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Austin woman's 2019 death ruled 'undetermined' until killer's confession this month

Gloria Lofton’s death was not ruled a homicide until this month, when Raul Meza Jr. called police and admitted to her murder.

AUSTIN, Texas — An Austin woman’s 2019 cause of death was ruled “undetermined” by investigators until this month, when convicted killer Raul Meza Jr. called police and admitted to her murder.

According to an affidavit, 65-year-old Gloria Lofton was found dead on May 9, 2019, on Sara Drive in East Austin.

Detectives on the scene found Lofton in her bedroom with possible signs of strangulation, the documents said. Investigators also determined the marks on her head and neck were not consistent with the position she was found in. Lofton was found with possible signs of sexual assault, and forensic tests were conducted.

In July 2019, the medical examiner’s final report ruled the cause of death to be “undetermined” and manner of death “undetermined.”

“Although there was severe natural disease identified, the circumstances, witness accounts and findings at autopsy are concerning for potential inflicted trauma,” the report said. “Findings indicative of a strangulation such as external or internal neck trauma may not be present in all cases of strangulation.”

Nearly nine months later, in April 2020, DNA from the forensic tests was later linked to Raul Meza Jr., the affidavit said. Meza had reportedly been living at the neighboring house on Sara Drive, and, on May 1, 2013, had been documented in a police report about a disturbance there.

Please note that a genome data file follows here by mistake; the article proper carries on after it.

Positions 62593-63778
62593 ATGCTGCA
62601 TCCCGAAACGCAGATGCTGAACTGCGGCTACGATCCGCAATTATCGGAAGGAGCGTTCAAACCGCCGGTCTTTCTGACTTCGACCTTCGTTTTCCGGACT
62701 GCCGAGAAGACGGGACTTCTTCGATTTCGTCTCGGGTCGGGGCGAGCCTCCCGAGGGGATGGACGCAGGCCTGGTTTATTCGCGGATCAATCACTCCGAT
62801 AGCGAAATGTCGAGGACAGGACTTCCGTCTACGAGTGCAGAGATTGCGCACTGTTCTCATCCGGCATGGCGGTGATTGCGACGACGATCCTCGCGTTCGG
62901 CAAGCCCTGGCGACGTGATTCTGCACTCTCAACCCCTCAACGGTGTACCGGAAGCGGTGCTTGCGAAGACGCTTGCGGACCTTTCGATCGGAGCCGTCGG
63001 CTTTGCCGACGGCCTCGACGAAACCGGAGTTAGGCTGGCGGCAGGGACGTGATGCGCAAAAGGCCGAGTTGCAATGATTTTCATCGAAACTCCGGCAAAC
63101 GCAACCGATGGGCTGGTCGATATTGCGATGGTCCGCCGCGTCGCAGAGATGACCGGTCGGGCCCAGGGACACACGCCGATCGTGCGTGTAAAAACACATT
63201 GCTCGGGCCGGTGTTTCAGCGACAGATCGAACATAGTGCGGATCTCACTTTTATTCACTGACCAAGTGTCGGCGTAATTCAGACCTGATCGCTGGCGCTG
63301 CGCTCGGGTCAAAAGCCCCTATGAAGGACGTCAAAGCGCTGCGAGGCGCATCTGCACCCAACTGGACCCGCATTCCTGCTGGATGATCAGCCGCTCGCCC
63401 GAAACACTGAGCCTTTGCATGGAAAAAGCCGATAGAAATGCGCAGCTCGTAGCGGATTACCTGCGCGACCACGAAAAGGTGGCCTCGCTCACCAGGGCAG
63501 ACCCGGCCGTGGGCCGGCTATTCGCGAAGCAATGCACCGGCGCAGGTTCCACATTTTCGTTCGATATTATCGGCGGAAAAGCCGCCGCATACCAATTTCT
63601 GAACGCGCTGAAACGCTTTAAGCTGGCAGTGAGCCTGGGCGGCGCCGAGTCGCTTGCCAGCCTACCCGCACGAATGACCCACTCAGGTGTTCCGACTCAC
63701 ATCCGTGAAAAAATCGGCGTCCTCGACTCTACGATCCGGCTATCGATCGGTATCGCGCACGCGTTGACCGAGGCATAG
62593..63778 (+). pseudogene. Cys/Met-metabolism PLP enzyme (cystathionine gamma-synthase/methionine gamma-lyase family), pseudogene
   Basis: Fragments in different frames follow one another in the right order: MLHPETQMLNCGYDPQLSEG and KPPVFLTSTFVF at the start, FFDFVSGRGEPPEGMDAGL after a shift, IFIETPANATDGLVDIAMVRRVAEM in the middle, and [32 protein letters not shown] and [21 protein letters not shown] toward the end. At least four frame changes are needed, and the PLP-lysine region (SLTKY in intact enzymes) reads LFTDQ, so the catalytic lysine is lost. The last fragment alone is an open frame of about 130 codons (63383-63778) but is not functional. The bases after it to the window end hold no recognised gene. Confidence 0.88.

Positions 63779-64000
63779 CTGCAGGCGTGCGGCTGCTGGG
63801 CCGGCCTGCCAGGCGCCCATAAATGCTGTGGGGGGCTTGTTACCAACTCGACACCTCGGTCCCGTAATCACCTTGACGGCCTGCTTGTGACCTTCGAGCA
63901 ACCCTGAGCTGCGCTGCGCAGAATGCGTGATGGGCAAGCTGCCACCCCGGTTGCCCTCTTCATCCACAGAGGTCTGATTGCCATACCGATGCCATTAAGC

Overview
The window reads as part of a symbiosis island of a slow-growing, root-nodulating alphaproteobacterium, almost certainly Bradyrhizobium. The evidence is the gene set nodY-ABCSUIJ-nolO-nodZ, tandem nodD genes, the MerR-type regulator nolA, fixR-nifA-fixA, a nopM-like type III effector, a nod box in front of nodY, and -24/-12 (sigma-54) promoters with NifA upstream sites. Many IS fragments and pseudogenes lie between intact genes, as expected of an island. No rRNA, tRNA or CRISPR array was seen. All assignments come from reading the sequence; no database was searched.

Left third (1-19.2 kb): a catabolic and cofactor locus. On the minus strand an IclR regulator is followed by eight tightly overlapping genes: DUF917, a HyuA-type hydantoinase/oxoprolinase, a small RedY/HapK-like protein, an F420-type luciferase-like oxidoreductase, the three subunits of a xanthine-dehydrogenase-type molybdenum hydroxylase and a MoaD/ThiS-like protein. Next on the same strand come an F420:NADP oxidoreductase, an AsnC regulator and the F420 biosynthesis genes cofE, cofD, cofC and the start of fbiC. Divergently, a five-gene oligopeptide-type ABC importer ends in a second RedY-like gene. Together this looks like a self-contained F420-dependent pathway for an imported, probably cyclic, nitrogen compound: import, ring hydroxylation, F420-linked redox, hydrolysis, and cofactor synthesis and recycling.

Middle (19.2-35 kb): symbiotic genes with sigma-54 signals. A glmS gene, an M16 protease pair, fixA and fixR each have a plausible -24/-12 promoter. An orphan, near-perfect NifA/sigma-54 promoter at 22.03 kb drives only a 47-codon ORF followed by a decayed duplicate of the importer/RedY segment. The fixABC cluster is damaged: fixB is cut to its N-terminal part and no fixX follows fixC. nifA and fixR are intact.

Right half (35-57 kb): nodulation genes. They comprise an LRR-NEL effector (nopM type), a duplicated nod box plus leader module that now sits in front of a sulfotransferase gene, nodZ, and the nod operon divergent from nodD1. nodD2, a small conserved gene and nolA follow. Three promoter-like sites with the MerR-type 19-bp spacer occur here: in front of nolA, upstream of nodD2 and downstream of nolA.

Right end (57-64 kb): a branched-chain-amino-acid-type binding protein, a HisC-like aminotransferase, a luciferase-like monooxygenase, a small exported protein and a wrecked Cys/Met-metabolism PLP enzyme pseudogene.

But it wasn’t until this month, when Meza was wanted for a separate murder in Pflugerville, that police charged him for Lofton’s murder.

Police were searching for Meza after the death of 80-year-old Jesse Fraga in the 700 block of Camp Fire Trail. On May 24, detectives received a call from Meza where he reportedly said, “I think you are looking for me.”

According to the affidavit, on the phone call, Meza detailed his life after getting out of prison, telling investigators, “I got out in 2016 … I end up murdering a lady soon afterward … It was on Sara Drive.”

Meza said he believed the case was not investigated as a homicide and was “misidentified” by police. He claimed he was promised 25% of the money Lofton’s nephew inherited.

The documents said Meza also detailed a double murder he committed in San Antonio, “years prior.”

Detectives eventually revisited the Lofton case after examining the deaths on Sara Drive from 2013 to 2021 where the victim was a woman.

Meza has a long history of violent crime and was convicted of murder in 1982 for the death of 8-year-old Kendra Page – a death that set Austin on edge. He served nearly 12 years of 30-year sentence, before being released for good behavior.

In a media conference on Tuesday, May 30, law enforcement called Meza the “worst of the worst” and a serial killer. They have now identified multiple cold cases with a similar modus operandi that could also be linked to him. Up to 10 other cases are currently being investigated, dating back to 1996, and detectives said they wouldn't be surprised if that number increases.

Meza was arrested this week and booked into the Travis County Jail. When he was arrested, he was carrying a bag with zip ties, duct tape and a .22-caliber pistol with additional rounds. He told authorities he was ready to kill again.

"I will let you know that Mr. Meza said he was ready and prepared to kill again, and he was looking forward to it," detectives told the media.

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